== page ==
AFT slams the ANC and the national executive

By Drum Digital
14 April 2016

Advocates for Transformation (AFT) , a national association for advocates in South Africa, say they would like to set the record straight about the Constitutional Court judgment on President Zuma’s reluctance to act on the Public Protectors findings that he should pay back some of the money from the non-security upgrades to his Nkandla homestead.

By Ayanda Sitole

Advocates for Transformation (AFT) , a national association for advocates in South Africa,  say they would like to set the record straight about the Constitutional Court judgment on President Zuma’s reluctance to act on the Public Protectors findings that he should pay back some of the money from the non-security upgrades to his Nkandla homestead.

The AFT Chairperson Advocate Dumisa Ntsebeza says the ANC and the national executive have claimed the Constitutional Court made no findings that President Zuma violated the Constitution and his oath of office or that the national assembly violated the Constitution by failing its constitutional duty to hold the executive accountable.

“These findings by the Constitutional Court are serious and strike at the heart of our constitutional democracy. They talk to its core values, namely accountability, the rule of law and the supremacy of the Constitution,”  Dumisa says.

“Given the findings that the President failed to uphold, defend and respect the Constitution as the supreme law of the land and in view of the fact that in May 2014, the President took an oath to obey, uphold protect and maintain the Constitution of the Republic of South Africa, there can be no doubt that he has failed to implement and observe his oath of office.  Any view to the contrary is a deliberate attempt to twist the clear words used in both the judgment and the oath,” he adds.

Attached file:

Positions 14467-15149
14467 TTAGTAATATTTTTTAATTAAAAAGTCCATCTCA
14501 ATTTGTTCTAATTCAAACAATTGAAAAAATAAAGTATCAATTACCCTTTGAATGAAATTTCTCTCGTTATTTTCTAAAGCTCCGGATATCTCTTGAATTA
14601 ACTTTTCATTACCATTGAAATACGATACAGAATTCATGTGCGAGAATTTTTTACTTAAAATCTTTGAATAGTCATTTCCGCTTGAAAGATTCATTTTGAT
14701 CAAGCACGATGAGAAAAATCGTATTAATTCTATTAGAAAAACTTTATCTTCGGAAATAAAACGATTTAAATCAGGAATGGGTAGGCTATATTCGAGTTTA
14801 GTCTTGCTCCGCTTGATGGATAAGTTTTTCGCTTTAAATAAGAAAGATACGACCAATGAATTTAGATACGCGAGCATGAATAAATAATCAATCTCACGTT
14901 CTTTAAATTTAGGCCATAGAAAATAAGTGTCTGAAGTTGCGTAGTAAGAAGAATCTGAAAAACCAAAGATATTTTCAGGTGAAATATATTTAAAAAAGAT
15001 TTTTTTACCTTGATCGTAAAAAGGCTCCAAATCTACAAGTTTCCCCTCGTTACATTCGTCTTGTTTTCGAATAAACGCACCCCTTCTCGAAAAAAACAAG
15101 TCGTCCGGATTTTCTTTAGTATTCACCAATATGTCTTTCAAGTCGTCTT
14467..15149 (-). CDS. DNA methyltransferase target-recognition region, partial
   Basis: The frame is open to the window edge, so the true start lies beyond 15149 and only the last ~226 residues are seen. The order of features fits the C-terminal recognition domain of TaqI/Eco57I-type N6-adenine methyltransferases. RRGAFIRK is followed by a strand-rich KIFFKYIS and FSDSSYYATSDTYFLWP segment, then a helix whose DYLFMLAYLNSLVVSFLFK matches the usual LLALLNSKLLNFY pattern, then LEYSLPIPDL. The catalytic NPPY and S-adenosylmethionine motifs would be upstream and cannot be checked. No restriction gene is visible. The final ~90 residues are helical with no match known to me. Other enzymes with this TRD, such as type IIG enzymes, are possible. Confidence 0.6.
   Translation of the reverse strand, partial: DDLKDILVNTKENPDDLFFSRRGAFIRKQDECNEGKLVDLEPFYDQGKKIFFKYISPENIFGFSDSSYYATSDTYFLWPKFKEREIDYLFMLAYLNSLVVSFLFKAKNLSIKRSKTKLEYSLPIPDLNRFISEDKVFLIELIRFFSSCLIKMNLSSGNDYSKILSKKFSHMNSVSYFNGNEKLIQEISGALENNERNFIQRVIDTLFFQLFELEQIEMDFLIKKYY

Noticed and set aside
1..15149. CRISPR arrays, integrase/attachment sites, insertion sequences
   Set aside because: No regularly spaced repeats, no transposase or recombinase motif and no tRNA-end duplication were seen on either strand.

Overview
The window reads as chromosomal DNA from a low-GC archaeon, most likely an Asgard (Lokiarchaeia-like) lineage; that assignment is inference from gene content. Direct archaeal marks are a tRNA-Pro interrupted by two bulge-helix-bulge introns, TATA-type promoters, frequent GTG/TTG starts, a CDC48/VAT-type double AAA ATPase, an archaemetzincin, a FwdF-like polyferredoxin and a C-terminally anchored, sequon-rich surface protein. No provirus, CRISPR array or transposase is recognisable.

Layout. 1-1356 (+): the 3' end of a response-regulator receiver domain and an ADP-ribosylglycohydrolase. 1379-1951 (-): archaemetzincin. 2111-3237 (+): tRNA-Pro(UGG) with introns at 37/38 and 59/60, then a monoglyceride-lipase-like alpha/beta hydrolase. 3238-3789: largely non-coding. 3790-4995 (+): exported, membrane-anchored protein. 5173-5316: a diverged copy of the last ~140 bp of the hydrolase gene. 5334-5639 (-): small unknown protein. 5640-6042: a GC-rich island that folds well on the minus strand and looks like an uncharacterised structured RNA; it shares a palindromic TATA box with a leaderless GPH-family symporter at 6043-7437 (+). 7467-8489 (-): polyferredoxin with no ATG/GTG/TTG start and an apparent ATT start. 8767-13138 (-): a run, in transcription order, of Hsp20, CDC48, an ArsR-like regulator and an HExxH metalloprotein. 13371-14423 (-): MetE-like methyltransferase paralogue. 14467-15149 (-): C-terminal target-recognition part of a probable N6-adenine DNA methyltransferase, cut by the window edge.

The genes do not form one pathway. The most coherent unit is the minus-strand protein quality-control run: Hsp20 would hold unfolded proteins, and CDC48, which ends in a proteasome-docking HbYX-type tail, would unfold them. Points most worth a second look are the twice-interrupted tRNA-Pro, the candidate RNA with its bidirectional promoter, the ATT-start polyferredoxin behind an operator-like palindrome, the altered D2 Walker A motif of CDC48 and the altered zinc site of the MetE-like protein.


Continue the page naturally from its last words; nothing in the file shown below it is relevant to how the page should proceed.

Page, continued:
Dumisa says the argument that the President may not have acted intentionally in violation the Constitution diminishes the seriousness and impact of the violations.

“This is a view which flies directly against the clear wording used in the judgment to the effect that his “innocent” state of mind would not “detract from the illegality of his conduct,” he says.

ANC spokesperson Khusela Sangoni said she couldn’t comment as  she did not know have the details of the AFT statement.

The breakdown of the findings of the Constitutional Court are as follows:

  • That the President of the Republic of South Africa “failed to uphold, defend and respect the Constitution as the supreme law of the land”.

  • That the President failed in two material respects: (1) he showed “substantial disregard for the remedial action taken against him by the Public Protector in terms of her constitutional powers”; and (2) he failed, as he was duty-bound to do, to “assist and protect the Public Protector so as to ensure her independence, impartiality, dignity and effectiveness by complying with her remedial action”.

  • That the President “might have been following wrong legal advice and therefore acting in good faith. But that does not detract from the illegality of his conduct regard being had to its inconsistency with his constitutional obligations”.

  • That “there was everything wrong with the National Assembly stepping into the shoes of the Public Protector, by passing a resolution that purported effectively to nullify the findings made and remedial action taken by the Public Protector and replacing them with its own findings and “remedial action”.  This, the rule of law is dead against.”

  • That it is an unavoidable conclusion that “the National Assembly’s resolution based on the Minister’s findings exonerating the President from liability is inconsistent with the Constitution and unlawful”.

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